Defendant ran a day-care from her home. She had been taking care of a fifteen-month-old who stood and cried in the crib while the other children slept. In an effort to get him to lay down and fall asleep, she put a cardboard cover and a thirty-three-pound dog crate on the crib. She returned three hours later to find the baby unconscious with his head and neck wedged between the cover and the crib. After a bench trial, the court convicted Defendant of involuntary manslaughter. The court found that Defendant had acted recklessly and indifferently. The court of appeals affirmed, upholding the trial court’s conclusion as reasonable and noting that Defendant could have foreseen the danger in placing a heavy dog crate across the crib of a baby who often stood and cried. Defendant appealed to the Supreme Court of Virginia, claiming that Defendant did not act with criminal negligence and could not have foreseen the actions taken by Colassaco in the crib.
An involuntary-manslaughter conviction will be upheld if a defendant should have known that particular conduct was likely to cause substantial harm.
Elizabeth Noakes (defendant) ran a day-care service from her home. For three weeks, Defendant had been watching Noah Colassaco (Colassaco), a 15-month-old child who had difficulty getting to sleep. While other children slept, Colassaco stood in the crib and cried. One day, Defendant put Colassaco in the crib for a nap in an upstairs-loft bedroom. Colassaco had been standing and crying for about a half hour when Defendant devised a plan: if Defendant could get Colassaco into a sitting or lying position, Colassaco would fall asleep. Defendant placed a cardboard cover on the crib to prevent Colassaco from standing upright. Defendant next placed a dog crate weighing over 33 pounds on top of the cardboard. Defendant shook the crib a few times to see if the cover was stable. Satisfied that the cover was secure, Defendant left the loft at 1:00 p.m. Three hours later, Defendant returned to the loft and found Colassaco unconscious in the crib. Colassaco was standing, with his head and neck wedged between the cover and the crib. Defendant and emergency-medical personnel could not revive Colassaco.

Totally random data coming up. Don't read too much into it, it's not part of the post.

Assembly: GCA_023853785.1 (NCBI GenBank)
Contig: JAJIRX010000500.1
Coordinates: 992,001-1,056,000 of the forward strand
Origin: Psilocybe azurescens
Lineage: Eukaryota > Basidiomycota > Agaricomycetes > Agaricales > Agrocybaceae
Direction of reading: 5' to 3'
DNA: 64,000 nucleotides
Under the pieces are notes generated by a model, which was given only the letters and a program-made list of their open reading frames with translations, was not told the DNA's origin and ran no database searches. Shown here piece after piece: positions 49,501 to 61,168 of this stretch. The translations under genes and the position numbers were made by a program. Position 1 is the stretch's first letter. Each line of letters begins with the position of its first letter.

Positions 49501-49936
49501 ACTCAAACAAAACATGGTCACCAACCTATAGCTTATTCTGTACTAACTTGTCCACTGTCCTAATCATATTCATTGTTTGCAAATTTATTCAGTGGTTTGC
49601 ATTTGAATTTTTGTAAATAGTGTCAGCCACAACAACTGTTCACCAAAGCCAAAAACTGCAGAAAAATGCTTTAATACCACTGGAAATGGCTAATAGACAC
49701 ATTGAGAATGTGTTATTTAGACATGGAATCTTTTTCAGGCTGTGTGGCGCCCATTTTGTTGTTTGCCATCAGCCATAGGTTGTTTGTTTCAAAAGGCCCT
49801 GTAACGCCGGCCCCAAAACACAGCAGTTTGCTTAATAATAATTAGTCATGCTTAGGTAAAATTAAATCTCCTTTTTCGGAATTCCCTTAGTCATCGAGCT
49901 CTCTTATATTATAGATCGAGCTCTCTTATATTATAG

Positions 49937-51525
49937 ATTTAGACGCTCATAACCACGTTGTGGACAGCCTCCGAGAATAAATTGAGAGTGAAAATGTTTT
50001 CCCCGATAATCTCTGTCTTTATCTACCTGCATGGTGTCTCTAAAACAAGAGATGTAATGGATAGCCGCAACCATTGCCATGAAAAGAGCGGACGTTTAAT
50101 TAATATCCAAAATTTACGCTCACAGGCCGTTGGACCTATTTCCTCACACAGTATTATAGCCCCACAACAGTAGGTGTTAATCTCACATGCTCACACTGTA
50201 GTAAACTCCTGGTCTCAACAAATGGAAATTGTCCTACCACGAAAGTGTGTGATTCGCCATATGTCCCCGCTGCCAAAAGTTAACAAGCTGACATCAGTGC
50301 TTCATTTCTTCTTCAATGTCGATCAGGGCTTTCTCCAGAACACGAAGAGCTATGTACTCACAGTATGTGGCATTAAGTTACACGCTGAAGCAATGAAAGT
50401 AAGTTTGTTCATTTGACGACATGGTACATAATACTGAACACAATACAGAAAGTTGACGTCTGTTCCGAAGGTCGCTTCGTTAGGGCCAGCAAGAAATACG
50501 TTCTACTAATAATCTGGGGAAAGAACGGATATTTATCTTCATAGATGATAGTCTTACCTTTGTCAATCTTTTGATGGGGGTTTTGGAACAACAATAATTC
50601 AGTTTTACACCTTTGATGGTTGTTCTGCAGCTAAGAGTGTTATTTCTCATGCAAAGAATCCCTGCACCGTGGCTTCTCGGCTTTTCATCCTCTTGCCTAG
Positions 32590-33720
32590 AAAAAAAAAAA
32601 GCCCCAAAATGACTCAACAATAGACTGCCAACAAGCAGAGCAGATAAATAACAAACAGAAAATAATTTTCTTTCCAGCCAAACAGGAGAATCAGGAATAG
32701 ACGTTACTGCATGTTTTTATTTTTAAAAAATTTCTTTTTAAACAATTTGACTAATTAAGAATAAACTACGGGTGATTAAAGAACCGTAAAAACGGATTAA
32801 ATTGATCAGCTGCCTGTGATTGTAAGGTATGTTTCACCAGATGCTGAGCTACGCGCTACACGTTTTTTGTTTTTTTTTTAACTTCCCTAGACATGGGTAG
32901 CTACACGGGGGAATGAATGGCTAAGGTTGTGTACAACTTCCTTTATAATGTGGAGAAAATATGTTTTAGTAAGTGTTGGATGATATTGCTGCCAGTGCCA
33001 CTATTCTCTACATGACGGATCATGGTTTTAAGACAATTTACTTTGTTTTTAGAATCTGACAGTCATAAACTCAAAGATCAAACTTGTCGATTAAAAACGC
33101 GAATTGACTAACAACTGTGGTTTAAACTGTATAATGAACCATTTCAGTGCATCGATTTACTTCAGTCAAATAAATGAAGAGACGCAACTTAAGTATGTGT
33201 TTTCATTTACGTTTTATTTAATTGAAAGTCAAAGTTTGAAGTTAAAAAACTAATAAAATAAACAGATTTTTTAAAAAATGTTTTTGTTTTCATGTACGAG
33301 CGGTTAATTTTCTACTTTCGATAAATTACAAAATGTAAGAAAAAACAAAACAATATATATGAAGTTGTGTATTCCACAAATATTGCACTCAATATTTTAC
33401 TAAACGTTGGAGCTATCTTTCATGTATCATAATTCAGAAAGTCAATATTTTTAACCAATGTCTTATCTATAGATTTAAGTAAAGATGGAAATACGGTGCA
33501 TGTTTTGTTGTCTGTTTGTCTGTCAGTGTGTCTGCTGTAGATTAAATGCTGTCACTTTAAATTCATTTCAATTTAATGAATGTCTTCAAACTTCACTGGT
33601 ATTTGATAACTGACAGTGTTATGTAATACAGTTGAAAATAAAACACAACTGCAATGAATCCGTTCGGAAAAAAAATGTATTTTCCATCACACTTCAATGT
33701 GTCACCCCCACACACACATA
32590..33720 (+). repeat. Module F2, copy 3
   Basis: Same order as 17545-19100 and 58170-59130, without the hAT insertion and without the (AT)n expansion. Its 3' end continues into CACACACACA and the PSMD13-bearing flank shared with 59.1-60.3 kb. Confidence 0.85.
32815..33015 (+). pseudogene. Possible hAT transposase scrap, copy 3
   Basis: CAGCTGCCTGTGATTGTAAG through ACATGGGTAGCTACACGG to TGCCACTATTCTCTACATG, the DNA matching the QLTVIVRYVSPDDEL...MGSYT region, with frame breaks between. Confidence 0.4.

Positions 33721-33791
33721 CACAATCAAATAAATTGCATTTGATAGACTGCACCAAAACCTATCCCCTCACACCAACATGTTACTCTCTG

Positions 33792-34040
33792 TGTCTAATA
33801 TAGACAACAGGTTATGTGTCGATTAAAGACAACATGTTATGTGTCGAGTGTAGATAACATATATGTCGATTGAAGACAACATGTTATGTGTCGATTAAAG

Whether an involuntary-manslaughter conviction will be upheld if a defendant should have known that particular conduct was likely to cause substantial harm.
Yes. Defendant’s conviction is affirmed. An involuntary-manslaughter conviction will be upheld if a defendant should have known that particular conduct was likely to cause substantial harm.
A person may be guilty of involuntary manslaughter for an accidental killing that occurs when that person improperly performs a lawful act. In other words, involuntary manslaughter may be based on negligence—not just negligence, but gross, or criminal, negligence. A person who acts with criminal negligence has little or no regard for the safety of others and knows or should know that the conduct contemplated is likely to result in injury. In this case, Defendant, although well aware of Colassaco’s sleeping habits, placed a dog crate weighing more than 33 pounds atop a makeshift, cardboard crib cover. Defendant knew or should have known that these deliberate actions were likely to cause harm to any child, much less to a 15-month-old baby with a propensity for standing in the crib crying instead of sleeping. Defendant obviously questioned the safety of the contraption; Defendant shook the crib to see if the crate would fall. After placing the cover atop Colassaco’s crib, Defendant did not check on Colassaco until three hours later. Defendant’s actions showed a reckless disregard for Colassaco’s life under circumstances making it probable that injury would occur.